Monday, January 20, 2014

Chemical Agriculture 106 - Minerals and Micro Nutrients

Chemical agriculture focuses on N, P & K to the exclusion of all others. As a result, we are mining our soils of essential minerals and micro-nutrients. We pretty much ignore these small but essential nutrients. If we had hundreds or even thousands of years the weathering of the soil would eventually restore these elements, but the removal rate is many times faster than natural processes can restore them.

The Petersen's have addressed this need by adding minerals to our soils. We started by adding 600 lbs per acre of lime (calcium carbonate) to the whole farm for the first several years. I knew that we needed calcium because of the weeds we were seeing (ones that grew well in a calcium deficient environment and because of some of the calcium deficient diseases, like blossom end rot in the tomatoes and peppers.)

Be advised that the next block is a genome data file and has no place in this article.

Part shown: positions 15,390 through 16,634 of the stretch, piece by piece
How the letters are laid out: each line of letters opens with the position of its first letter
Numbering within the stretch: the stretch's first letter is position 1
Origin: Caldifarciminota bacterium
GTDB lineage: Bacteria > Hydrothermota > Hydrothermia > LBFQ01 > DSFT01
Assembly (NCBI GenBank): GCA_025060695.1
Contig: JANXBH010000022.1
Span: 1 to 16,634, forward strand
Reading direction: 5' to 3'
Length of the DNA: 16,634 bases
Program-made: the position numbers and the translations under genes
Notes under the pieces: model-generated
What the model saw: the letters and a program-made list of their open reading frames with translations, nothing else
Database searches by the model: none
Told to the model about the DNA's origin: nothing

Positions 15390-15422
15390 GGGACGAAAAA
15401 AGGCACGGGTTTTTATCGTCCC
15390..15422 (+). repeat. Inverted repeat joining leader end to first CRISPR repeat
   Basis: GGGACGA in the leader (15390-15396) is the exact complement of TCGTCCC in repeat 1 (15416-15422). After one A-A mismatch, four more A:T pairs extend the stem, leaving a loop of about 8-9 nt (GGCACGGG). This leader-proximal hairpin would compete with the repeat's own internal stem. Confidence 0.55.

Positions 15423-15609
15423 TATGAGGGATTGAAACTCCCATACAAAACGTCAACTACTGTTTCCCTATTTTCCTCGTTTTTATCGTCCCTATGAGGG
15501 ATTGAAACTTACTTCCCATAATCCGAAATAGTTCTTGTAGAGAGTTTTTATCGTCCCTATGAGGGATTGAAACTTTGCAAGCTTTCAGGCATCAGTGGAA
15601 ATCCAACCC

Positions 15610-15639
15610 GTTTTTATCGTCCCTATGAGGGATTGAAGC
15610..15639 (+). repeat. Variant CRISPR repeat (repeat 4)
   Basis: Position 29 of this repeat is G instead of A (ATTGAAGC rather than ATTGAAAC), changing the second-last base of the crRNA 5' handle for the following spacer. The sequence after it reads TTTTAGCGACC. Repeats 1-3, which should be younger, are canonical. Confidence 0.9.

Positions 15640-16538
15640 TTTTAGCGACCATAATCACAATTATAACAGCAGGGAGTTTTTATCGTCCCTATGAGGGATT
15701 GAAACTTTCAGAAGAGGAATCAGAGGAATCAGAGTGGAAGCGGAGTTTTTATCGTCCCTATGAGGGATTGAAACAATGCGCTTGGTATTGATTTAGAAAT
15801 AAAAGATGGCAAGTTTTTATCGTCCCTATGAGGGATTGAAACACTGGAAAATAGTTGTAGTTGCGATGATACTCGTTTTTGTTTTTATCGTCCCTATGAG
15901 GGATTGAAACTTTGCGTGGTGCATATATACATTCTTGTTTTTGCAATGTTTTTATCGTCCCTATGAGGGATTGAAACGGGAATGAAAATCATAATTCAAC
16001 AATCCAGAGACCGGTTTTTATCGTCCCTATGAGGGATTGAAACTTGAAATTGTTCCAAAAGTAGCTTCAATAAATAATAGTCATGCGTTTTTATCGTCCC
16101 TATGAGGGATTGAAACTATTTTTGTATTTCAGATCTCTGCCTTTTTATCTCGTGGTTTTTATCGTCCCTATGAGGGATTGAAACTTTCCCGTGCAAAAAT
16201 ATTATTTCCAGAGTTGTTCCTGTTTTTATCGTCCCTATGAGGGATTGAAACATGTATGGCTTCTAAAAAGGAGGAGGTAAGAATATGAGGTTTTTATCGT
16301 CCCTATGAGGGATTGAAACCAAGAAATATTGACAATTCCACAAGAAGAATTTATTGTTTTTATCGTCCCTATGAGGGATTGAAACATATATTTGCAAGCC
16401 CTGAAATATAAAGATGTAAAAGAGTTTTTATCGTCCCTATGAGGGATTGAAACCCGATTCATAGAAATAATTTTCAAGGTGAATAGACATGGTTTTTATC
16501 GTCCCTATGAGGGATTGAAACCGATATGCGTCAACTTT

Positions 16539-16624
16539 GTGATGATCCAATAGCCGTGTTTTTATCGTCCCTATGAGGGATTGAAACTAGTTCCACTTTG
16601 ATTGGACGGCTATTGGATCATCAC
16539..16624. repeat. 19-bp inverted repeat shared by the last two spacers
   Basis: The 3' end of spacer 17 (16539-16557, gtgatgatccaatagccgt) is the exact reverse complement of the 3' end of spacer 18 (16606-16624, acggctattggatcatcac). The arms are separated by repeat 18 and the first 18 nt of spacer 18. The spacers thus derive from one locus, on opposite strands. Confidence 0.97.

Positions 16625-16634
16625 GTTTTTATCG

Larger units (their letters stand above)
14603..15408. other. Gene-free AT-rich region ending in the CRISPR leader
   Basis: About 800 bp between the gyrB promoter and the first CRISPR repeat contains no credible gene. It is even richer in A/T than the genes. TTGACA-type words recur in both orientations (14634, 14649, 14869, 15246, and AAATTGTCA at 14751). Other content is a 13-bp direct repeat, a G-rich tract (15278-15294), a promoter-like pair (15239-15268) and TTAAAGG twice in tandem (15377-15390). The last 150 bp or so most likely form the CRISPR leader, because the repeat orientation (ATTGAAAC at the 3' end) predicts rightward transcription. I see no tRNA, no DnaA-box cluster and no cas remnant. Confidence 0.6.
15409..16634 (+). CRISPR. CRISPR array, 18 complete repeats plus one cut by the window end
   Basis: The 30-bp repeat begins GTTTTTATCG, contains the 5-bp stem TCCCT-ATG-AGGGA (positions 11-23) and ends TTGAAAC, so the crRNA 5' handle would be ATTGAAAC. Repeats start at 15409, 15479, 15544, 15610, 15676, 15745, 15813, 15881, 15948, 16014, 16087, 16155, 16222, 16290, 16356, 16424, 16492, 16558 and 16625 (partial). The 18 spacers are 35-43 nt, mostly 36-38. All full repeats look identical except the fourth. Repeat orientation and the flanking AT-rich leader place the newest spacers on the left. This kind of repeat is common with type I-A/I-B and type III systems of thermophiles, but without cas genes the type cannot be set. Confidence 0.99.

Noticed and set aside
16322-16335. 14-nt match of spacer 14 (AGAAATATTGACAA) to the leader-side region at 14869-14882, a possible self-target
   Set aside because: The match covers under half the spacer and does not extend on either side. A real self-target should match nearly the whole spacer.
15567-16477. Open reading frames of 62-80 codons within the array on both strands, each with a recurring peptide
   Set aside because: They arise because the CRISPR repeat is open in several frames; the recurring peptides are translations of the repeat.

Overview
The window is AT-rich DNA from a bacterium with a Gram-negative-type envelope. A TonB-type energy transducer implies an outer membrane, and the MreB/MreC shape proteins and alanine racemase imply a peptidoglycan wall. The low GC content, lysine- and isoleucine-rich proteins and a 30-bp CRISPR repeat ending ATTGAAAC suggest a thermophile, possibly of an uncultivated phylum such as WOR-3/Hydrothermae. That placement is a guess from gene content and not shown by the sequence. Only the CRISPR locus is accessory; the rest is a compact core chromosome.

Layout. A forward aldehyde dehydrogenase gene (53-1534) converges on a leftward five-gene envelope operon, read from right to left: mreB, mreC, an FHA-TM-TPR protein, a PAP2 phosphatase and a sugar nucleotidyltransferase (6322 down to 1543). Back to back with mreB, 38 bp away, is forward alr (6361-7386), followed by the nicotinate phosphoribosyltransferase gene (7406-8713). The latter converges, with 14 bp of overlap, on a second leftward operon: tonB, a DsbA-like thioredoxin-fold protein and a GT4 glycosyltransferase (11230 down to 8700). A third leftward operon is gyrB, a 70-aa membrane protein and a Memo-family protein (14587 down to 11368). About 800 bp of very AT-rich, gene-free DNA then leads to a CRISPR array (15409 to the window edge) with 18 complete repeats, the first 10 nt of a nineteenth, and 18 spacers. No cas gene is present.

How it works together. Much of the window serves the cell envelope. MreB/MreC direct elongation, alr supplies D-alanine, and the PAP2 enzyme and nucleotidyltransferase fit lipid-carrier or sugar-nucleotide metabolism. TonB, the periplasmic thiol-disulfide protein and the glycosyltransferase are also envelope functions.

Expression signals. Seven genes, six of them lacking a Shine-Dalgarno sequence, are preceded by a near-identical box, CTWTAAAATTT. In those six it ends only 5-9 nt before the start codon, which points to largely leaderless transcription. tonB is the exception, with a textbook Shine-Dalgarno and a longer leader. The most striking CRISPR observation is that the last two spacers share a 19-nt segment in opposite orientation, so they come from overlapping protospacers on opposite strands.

In addition we added kelp a broad spectrum of minerals from the sea and we used fish emulsion which is also a broad mineral supplement.

The 3.5 million pounds of compost also has significant minerals. Why would that be? The substrate for the compost is leaves. Trees cycle minerals from deep in the soil through their leaves. So compost made from leaves retains and transfers the minerals to the soil where is has been used.

I probably should have done a baseline soil analysis before we changed or added anything. But I am kinda old school in this respect as I like to observe the weeds and the garden plants for evidence of deficiencies.

Base on this method the results of our efforts have transformed our soils from a lifeless and deficient farm to supercharged soils where quality and flavor of the produce are excellent.

Our next topic takes us to the world of seeds and genetics.

See Chemical Agriculture 107 - Seeds and genetics.

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